Recently, my best customer ordered four 11×14″ photo prints. I’d never had one blown up that big before. It has been an interesting experience, worthy of sharing.
Looking at a standard-size print gives no insight into what the quality will be when enlarged. Looking at a 35-mm negative with a 10x magnifying loop gives no insight, either. Well, maybe for an 8×10, since, you know, it’s 10x bigger than a negative. But any bigger, and you’re guessing.
Here are crops from two photos I enlarged to 11×14:
On top is a Viceroy. On the bottom is a Fritillary. To my eye, the area in focus looks equally sharp in both. Neither looks perfectly sharp… but the two are pretty close.
At 11×14, the Viceroy looks good. The Fritillary looks horrible. It is compounded by the fact that I used macro on it, which reduces the sharp focus to one thin plane. However, even the sharp area looks bad at 11×14.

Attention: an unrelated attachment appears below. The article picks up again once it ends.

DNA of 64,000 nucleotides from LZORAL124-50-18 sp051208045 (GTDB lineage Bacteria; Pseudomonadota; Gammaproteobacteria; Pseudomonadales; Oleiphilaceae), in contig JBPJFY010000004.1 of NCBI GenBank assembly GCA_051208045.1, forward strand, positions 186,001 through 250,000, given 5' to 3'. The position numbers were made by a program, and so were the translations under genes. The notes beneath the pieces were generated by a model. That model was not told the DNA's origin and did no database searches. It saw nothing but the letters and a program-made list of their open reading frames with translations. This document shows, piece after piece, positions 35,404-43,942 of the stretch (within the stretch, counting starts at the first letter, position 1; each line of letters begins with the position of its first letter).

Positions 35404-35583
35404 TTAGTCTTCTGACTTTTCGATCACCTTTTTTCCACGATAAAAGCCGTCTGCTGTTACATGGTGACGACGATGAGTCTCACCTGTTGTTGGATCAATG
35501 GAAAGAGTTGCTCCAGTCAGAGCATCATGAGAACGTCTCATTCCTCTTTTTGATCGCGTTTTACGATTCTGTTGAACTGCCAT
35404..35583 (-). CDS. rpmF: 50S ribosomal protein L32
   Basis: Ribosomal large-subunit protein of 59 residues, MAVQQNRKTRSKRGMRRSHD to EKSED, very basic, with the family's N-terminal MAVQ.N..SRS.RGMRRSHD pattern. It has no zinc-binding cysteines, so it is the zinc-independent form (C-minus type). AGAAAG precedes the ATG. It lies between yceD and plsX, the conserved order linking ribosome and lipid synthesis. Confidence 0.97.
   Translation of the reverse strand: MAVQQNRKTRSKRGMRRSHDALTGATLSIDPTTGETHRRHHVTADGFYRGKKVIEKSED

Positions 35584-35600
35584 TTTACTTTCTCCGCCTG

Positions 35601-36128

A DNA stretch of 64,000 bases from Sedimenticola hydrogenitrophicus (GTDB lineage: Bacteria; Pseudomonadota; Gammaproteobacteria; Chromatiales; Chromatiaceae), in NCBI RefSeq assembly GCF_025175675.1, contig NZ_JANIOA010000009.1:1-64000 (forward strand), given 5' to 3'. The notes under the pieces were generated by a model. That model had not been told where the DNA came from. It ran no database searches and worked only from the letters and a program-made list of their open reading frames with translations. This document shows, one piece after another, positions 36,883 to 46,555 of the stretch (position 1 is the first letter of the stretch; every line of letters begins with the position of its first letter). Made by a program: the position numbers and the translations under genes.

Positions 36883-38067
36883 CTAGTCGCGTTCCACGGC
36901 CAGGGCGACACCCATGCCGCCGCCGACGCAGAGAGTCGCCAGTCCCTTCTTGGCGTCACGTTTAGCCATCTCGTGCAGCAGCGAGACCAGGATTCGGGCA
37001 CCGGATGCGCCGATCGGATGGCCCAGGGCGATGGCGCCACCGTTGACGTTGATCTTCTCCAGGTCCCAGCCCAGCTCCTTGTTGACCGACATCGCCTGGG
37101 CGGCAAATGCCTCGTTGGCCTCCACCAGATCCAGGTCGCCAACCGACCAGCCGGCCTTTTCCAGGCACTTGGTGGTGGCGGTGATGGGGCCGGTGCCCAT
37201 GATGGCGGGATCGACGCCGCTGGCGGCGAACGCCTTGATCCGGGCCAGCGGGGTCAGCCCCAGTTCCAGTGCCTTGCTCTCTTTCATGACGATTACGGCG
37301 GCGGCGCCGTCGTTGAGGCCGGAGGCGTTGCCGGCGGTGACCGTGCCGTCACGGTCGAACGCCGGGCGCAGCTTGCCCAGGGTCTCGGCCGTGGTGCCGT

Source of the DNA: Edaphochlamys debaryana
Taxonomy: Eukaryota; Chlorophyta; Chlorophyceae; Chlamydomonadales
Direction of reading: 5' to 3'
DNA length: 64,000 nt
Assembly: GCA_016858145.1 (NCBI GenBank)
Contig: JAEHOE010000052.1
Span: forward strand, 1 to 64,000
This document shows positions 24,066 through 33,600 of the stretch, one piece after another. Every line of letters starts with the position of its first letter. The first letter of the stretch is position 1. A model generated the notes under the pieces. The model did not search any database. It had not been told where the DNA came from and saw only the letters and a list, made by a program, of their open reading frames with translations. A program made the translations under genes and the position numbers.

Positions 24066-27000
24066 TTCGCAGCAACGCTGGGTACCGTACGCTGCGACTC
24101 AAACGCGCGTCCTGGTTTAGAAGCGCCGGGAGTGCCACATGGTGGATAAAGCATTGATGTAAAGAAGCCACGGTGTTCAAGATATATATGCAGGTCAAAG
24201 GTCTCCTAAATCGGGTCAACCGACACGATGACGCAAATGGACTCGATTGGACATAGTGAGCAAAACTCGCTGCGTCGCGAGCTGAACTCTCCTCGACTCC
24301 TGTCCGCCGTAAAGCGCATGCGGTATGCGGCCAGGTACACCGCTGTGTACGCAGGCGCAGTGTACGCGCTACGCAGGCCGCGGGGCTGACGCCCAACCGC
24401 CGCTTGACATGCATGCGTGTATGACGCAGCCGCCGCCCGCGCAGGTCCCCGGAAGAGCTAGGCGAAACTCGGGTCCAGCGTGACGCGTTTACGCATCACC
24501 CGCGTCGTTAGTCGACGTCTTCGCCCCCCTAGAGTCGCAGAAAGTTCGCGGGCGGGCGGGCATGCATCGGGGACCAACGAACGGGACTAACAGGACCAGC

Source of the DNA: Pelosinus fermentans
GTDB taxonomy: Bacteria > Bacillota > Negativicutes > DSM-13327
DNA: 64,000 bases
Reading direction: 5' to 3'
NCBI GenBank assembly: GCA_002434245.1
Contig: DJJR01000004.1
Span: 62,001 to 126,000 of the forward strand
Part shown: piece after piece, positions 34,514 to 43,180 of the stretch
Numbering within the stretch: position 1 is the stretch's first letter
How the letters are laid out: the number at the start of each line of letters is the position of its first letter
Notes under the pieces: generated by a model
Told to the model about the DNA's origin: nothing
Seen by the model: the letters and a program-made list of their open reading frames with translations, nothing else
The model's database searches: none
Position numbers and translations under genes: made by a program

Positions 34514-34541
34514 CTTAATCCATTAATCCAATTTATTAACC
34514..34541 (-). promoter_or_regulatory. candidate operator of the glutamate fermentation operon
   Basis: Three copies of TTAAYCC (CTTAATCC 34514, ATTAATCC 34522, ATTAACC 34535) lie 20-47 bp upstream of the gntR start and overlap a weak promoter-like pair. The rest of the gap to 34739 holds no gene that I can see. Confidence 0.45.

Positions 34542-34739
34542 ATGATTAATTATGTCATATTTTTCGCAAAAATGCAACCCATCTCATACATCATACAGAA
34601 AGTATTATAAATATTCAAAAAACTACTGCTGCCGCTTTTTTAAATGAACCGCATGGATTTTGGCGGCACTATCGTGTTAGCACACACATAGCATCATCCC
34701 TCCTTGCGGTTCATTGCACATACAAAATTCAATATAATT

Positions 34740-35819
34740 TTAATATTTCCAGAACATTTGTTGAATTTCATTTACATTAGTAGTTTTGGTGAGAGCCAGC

I don’t know exactly why I couldn’t tell the difference on the standard-size print, but the best solution to this problem is: sharper negatives. Time to break out the trusty tripod.
Taking close-up macro photos without a tripod is generally a bad idea, even in bright light. The length of the barrel makes it hard to remain steady for even 1/250th of a second. The tripod helps a lot with that. Even though the setup shakes a bit as the shutter is depressed, and holding the barrel is sometimes necessary to keep the camera still, the tripod makes sharper photos almost every time.
Last weekend’s photoing proved the point. Even I can see the difference between the above photos and this one, which used macro; I bet it enlarges to 11×14 nicely.
Too bad insects don’t hold still like blackberries do.